If you prefer, Rob Jorgensen has a ready-made solution for you available at ScriptBuilders called Toggle SEC Helper Menu 1.0.

Once you’ve extracted SEC Helper, you can uninstall the rest of Salling Clicker’s components IF you don’t plan to use them. SEC Helper will work fine independently. However, I recommend you go ahead and pay Salling Clicker’s shareware fee if you use 'Helper for any extended period of time.

For those of you who might be concerned, rest assured that this little secret exposé was written and published with Jonas’ blessing. However, we encourage you to head over to Salling Software and download Salling Clicker whether you’re using it in full or to add SEC Helper to your AppleScript arsenal. Either way, the $10 registration fee is a real bargain.


This little gem offers a very similar benefit to SEC Helper. However, in iNotify’s case, a scripter is given access to an iconic alert element just like that which appears on your Mac’s screen when adjusting the system volume. Better yet, iNotify includes a Photoshop template for creating your own alert boxes and includes one prebuilt for email notifications.

But iNotify doesn’t stop there. This often-overlooked AppleScript tool incorporates some interesting widget-creation capabilities which are remarkably similar to the recently-acclaimed Konfabulator. I was a bit peeved that Konfabulator only supported Javascript and not our own beloved OSA language. But with iNotify, I get something which is just as good for my uses. Check out this one for controlling iTunes playback:

And don’t miss these very 'fabulous desktop widgets. All fully customizable, all AppleScript goodness.

Imagine the possibilities! From the Illume Software website:

Finally, you just can’t beat iNotify’s price: 5 bucks. The complete versatility and limitless possibilities it represents just plain belies this paltry price.

Extra Suites

If you’ve ever wanted to use progress bars in your OS X scripts without getting into AppleScript Studio, Extra Suites has your number. In fact, David Lloyd of Kanzu Utilities has created an outstanding background application that kicks up your OS X AppleScript vocabulary to notches unknown to mankind. With system commands like ‘play AIFF’ and ‘multibeep’, string commands like ‘replace’ and ‘sort’ and input commands allowing you to capture keyboard states, Extra Suites can quickly become indespensible. Even those of you who miss the venerable Akua Sweets, which appears to be forever stuck in OS9 Land, will find particular comfort in it.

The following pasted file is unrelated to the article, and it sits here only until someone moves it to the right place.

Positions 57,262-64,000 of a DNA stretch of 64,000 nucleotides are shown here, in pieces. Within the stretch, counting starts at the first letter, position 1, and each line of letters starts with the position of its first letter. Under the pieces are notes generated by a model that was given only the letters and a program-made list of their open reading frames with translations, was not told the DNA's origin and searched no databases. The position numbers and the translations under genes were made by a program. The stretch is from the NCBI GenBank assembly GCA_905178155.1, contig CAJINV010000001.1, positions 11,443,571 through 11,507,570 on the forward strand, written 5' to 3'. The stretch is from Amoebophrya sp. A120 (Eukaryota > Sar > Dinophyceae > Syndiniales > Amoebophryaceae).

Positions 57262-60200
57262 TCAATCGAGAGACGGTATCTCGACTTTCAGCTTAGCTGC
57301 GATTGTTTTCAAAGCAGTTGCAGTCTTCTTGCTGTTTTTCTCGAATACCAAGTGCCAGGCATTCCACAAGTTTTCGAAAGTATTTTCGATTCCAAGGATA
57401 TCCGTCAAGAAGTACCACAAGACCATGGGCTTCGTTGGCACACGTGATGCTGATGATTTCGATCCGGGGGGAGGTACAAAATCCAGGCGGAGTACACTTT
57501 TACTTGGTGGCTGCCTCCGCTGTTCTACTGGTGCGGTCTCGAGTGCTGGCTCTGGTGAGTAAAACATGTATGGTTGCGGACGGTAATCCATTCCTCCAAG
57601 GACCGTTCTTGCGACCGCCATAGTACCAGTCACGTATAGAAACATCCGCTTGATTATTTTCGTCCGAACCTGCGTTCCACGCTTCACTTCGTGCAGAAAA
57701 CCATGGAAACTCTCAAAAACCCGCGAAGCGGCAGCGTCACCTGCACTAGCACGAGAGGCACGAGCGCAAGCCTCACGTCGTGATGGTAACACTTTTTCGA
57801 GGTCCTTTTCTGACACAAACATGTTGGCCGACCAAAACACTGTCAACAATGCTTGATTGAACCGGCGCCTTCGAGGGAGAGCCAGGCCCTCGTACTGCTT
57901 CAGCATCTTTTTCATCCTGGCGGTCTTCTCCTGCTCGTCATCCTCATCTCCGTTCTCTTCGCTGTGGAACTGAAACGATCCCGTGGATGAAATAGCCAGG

Plus, Extra Suites is easy to use. It works like a traditional scripting addition by expanding your AS command base, but functions as a faceless background application. Just double-click to launch it and start scripting. Here’s a screenshot of Extra Suites’ progress window in action within a script I wrote to export mail messages from MailSmith into FileMaker Pro.

All this and a whole lot more can be had with Extra Suites for the puny sum of $10. Wow.

Looking back and editing the above-written copy, I realize that I sound like a salesman for each of these little shareware outfits. But let me assure you that I’m not. These are just a handful of really useful goodies which can be had despite today’s tough economic climate. After all, automation is a money-saver in both the fat times and the lean times, right? You can purchase any of these little honeys via the direct purchase and download links below:

In short, I hope this sampling of tool tips and interesting AppleScript discoveries will help you further integrate AppleScript into your daily OS X life. If you have your own little-known AppleScript tools or tips, please send them my way. Email tj @ and I’ll include them in the next AppleScript Toolbox Secrets.